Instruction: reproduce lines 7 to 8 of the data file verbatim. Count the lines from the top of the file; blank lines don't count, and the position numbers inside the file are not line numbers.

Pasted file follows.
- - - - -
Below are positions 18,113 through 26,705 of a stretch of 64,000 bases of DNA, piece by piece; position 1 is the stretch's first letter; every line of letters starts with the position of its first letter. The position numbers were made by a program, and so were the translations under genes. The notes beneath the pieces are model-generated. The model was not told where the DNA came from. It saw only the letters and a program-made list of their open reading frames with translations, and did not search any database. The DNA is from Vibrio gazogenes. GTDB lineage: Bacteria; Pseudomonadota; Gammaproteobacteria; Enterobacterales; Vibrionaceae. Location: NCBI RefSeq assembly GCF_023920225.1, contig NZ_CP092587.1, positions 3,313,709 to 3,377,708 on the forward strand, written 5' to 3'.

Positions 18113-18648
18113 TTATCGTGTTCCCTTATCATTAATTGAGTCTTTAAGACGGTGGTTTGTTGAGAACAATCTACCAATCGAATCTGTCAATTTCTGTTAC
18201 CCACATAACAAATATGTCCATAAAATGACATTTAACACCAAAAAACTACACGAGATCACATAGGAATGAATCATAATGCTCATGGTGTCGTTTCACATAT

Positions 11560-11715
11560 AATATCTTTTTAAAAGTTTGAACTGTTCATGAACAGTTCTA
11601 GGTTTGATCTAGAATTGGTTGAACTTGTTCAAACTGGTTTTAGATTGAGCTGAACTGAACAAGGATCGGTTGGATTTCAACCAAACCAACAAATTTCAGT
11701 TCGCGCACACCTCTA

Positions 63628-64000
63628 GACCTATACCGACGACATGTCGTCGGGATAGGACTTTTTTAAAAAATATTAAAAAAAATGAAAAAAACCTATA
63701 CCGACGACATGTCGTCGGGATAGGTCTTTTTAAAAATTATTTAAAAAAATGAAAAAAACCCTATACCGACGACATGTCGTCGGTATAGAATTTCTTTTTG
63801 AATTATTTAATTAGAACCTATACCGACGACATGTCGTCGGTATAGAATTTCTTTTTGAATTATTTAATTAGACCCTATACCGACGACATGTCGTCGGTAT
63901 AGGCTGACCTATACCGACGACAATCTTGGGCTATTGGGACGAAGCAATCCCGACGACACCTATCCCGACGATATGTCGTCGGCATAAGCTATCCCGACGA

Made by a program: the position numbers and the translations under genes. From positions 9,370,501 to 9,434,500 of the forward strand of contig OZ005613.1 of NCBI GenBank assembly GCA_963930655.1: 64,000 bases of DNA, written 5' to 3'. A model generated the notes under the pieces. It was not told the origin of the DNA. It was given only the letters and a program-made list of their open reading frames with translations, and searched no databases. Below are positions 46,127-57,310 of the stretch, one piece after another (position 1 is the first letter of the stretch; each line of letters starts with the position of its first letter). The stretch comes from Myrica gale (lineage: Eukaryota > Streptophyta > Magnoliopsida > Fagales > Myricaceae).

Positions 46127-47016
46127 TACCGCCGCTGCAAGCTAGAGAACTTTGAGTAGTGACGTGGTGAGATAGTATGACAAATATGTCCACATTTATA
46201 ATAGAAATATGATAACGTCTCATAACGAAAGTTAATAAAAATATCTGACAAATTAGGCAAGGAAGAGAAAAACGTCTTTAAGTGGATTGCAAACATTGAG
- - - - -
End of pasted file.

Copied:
11601 GGTTTGATCTAGAATTGGTTGAACTTGTTCAAACTGGTTTTAGATTGAGCTGAACTGAACAAGGATCGGTTGGATTTCAACCAAACCAACAAATTTCAGT
11701 TCGCGCACACCTCTA